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The Score Takes Care of Itself: My Philosophy of Leadership
 
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The Score Takes Care of Itself: My Philosophy of Leadership [Format Kindle]

Bill Walsh , Steve Jamison , Craig Walsh

Prix éditeur - format imprimé : EUR 14,14
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Descriptions du produit

Présentation de l'éditeur

The last lecture on leadership by the NFL's greatest coach: Bill Walsh

Bill Walsh is a towering figure in the history of the NFL. His advanced leadership transformed the San Francisco 49ers from the worst franchise in sports to a legendary dynasty. In the process, he changed the way football is played.

Prior to his death, Walsh granted a series of exclusive interviews to bestselling author Steve Jamison. These became his ultimate lecture on leadership.

Additional insights and perspective are provided by Hall of Fame quarterback Joe Montana and others.

Bill Walsh taught that the requirements of successful leadership are the same whether you run an NFL franchise, a fortune 500 company, or a hardware store with 12 employees. These final words of 'wisdom by Walsh' will inspire, inform, and enlighten leaders in all professions.



Détails sur le produit

  • Format : Format Kindle
  • Taille du fichier : 503 KB
  • Nombre de pages de l'édition imprimée : 300 pages
  • Pagination - ISBN de l'édition imprimée de référence : 1591842662
  • Editeur : Portfolio (20 août 2009)
  • Vendu par : Amazon Media EU S.à r.l.
  • Langue : Anglais
  • ASIN: B002G54Y04
  • Synthèse vocale : Activée
  • X-Ray :
  • Word Wise: Non activé
  • Classement des meilleures ventes d'Amazon: n°116.493 dans la Boutique Kindle (Voir le Top 100 dans la Boutique Kindle)
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Commentaires client les plus utiles sur Amazon.com (beta)
Amazon.com: 4.7 étoiles sur 5  66 commentaires
34 internautes sur 34 ont trouvé ce commentaire utile 
5.0 étoiles sur 5 "But here's the lesson I learned...." 20 août 2009
Par Robert Morris - Publié sur Amazon.com
Format:Relié
Whenever a list of the NFL's greatest coaches is formulated, Bill Walsh's name is usually included with those of other Hall of Famers such as Paul Brown, George Hallas, Tom Landry, Vince Lombardi, Chuck Noll, and Don Shula. I was especially eager to read this book, written with Steve Jamison and his only surviving son, Craig, because I wanted to gain a much better understanding of Bill Walsh's leadership style and management preferences during an illustrious career as a head coach in the NFL: a record of 102-63-1 with the San Francisco 49ers, winning ten of his fourteen postseason games along with six division titles, three NFC Championship titles, and three Super Bowls. He was named the NFL's Coach of the Year in 1981 and 1984.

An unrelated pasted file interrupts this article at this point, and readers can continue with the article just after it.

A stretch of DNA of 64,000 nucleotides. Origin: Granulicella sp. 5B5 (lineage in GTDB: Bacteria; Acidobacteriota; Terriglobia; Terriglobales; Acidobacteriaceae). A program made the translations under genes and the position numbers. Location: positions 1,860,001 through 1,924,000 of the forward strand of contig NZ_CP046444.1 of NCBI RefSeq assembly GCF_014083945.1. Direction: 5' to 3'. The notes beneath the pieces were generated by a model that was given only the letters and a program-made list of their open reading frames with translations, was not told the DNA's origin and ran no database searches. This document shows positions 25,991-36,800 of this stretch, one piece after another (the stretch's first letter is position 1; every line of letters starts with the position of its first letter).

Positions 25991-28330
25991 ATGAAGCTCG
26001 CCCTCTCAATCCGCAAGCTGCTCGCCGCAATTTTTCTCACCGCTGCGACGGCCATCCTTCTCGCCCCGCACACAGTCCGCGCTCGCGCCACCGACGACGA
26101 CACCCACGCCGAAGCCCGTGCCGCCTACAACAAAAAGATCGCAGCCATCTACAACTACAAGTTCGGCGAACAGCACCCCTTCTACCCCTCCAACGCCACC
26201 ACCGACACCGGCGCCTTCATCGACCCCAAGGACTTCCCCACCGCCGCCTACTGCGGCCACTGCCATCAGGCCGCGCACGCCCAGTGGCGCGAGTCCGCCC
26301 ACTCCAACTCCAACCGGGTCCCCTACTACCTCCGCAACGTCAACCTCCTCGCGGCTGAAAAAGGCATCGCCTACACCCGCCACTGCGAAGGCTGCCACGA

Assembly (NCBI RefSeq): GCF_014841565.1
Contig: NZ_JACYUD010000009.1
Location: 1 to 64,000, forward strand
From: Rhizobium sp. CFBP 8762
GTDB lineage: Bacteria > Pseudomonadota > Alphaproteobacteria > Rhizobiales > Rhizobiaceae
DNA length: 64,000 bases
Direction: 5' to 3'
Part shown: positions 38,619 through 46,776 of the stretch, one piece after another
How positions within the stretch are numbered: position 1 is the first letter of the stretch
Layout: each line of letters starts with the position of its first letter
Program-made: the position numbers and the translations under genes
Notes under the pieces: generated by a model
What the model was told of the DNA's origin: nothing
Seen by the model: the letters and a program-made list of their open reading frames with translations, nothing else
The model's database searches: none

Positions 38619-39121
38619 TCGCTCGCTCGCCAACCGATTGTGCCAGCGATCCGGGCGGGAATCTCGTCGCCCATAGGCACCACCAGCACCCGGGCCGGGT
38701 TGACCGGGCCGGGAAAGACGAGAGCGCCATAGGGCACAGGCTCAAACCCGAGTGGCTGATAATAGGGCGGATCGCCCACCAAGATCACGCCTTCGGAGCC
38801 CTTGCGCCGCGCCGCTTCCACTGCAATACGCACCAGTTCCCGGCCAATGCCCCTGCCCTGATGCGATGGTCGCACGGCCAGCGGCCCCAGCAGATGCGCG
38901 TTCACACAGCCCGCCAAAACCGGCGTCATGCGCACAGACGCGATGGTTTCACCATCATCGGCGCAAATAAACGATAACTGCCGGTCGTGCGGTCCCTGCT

Especially in recent years, there have been many articles and books written about how to develop peak performers. (Some of the best observations and insights are provided by Erika Andersen in her book, Growing Great Employees.) The most highly-admired CEOs tend be those who were especially effective developing high-impact leaders among those in middle management. At GE, Jack Welch devoted at least 20% of his time to mentoring high-potential middle managers and his successor, Jeff Immelt, continues to do so. Given that, now consider the fact that a total of 24 head coaches in the NFL were once an assistant coach on his staff at one time, and many of them led teams to victory in the Super Bowl (e.g. Brian Billick, Jon Gruden, Mike Holmgren, George Seifert, Mike Shanahan). Some of Walsh's greatest skills were those of a teacher. Many who recalled their association with him after his death (from leukemia in 2007) made it a point to praise his intellect, energy, scope and depth of knowledge, enthusiasm, insatiable curiosity, and especially his passion to help others to understand what great success required and how to achieve it.